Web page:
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11 Responses to Links 12 – 24/10/13

  1. The Man Who Was . . . says:

    Does this music remind you of anything stylistically?

    You might also want to check out her documentary Part of Me. It’s a promotional vehicle, but provides much food for thought on her Christian background nonetheless.

  2. The Man Who Was . . . says:

    You know, if you aren’t up to providing a links fest, you might want to consider putting up a list of books on a certain topic. Rachel Held Evans had a bunch of people put up books on sexuality recently. I’m rather dubious as to most of the titles on offer there, but would appreciate suggestions from people whose opinion I respect more. You could even ask your readers for their favourite suggestions.

    (I took a dip into Brownson’s Bible Gender Sexuality, and promptly found him introducing the fact/value distinction. Oh dear. Nothing like importing modern notions into the text. I may read further in his book at some point, but life is short.)

    • The Man Who Was . . . says:

      You could pick some other topic. It’s just that that is what Evans had on order this week.

      • My reading list this week is dominated by Stephen Holmes’ The Quest for the Trinity, and N.T. Wright’s Paul and the Faithfulness of God, both of which are very important books. Holmes’ book studies the attempts to recapture the doctrine of the Trinity over the last hundred years and argues that they have fundamentally misunderstood and distorted the classic doctrine.

        N.T. Wright’s is a monumental two volume text, 1700 pages in length, the fourth book in his Christian Origins series. I have been waiting for this book for over a decade and it was released today. The earlier volumes in the series were very formative texts in my theological understanding and, while I have some areas of sharp disagreement with Wright’s representation of Paul and suspect that, as I have already read so much by him on the subject, it will hold fewer surprises, I am still greatly enjoying reading it.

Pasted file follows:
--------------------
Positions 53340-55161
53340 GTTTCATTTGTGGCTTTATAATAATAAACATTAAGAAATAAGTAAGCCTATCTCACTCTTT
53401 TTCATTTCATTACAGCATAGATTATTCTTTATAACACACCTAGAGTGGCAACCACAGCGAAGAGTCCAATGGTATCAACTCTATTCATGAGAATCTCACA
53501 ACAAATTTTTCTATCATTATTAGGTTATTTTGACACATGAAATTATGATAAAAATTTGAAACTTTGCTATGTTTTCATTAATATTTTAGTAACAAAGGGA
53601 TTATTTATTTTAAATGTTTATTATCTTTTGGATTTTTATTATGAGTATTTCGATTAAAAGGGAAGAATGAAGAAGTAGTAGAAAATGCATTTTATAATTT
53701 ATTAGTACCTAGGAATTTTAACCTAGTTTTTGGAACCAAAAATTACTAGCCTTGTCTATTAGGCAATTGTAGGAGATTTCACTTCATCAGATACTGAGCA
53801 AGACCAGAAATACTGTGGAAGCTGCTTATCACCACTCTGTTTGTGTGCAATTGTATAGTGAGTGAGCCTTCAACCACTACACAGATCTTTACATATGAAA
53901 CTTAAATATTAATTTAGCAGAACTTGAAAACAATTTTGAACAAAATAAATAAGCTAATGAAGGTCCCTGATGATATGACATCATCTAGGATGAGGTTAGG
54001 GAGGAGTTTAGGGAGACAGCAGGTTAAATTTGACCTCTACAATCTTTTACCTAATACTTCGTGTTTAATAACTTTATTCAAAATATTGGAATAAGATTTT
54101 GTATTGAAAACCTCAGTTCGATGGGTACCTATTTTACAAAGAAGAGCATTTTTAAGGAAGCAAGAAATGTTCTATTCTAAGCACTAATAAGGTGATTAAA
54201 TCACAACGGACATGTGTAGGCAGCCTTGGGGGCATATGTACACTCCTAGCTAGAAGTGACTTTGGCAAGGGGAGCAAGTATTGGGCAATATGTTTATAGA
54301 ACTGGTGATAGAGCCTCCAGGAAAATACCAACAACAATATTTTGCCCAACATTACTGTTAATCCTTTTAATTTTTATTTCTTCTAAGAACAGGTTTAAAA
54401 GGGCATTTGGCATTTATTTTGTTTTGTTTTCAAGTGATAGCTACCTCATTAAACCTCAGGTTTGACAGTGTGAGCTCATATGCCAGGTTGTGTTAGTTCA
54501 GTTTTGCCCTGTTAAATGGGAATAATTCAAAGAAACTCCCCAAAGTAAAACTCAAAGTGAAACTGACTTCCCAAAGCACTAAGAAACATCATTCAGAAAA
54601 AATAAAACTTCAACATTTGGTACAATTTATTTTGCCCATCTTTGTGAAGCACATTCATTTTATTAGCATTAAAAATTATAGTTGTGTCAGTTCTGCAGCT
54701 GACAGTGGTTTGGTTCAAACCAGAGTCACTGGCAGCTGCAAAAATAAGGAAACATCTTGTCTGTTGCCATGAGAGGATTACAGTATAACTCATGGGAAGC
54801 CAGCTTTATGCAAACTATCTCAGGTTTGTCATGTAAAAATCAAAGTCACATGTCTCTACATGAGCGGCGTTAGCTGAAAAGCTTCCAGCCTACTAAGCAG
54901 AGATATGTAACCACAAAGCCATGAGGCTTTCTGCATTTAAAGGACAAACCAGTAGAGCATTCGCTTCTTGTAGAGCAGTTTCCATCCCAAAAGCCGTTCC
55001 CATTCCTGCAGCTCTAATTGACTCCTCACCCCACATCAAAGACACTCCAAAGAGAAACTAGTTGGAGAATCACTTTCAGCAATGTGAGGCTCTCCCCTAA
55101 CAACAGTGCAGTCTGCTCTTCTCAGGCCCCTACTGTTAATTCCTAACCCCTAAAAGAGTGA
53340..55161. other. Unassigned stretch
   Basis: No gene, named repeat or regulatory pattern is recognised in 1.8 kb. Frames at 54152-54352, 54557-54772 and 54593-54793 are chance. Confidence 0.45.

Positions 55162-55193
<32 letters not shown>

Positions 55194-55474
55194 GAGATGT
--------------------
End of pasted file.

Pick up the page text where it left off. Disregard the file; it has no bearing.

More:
• The Man Who Was . . . says:

        I have been reading a book by an Israeli philosopher Eddy Zemach called Real Beauty, which argues, quite comprehensively, that aesthetic categories like beauty and ugliness have a real existence, and that this has some rather wide ranging implications, for science, philosophy and, I would say, theology.
        I’m not sure why the book is not better known. Highly recommended. (Aside from the parts where the author uses to the notation of analytic philosophy, it is also extremely well written.)

        I have also started Leithart’s Against Christianity and Spufford’s Unapologetic, and am finally going to finish Smith’s Desiring the Kingdom.

    • Yes, unsurprisingly, I have found what I have read of Brownson very unpersuasive too. Matthew Lee Anderson is a friend of mine (on and offline) and I would echo both of his recommendations. Oliver O’Donovan is almost invariably an incredibly rewarding person to read and his Church in Crisis is no exception. He has a lesser known Grove booklet on transsexualism, which I posted a long quotation from recently. Pope John Paul II’s Theology of the Body is also an extremely important text.

      To these, I would be tempted to add something like Roger Scruton’s Sexual Desire, which is one of the more insightful texts on the subject that I have read.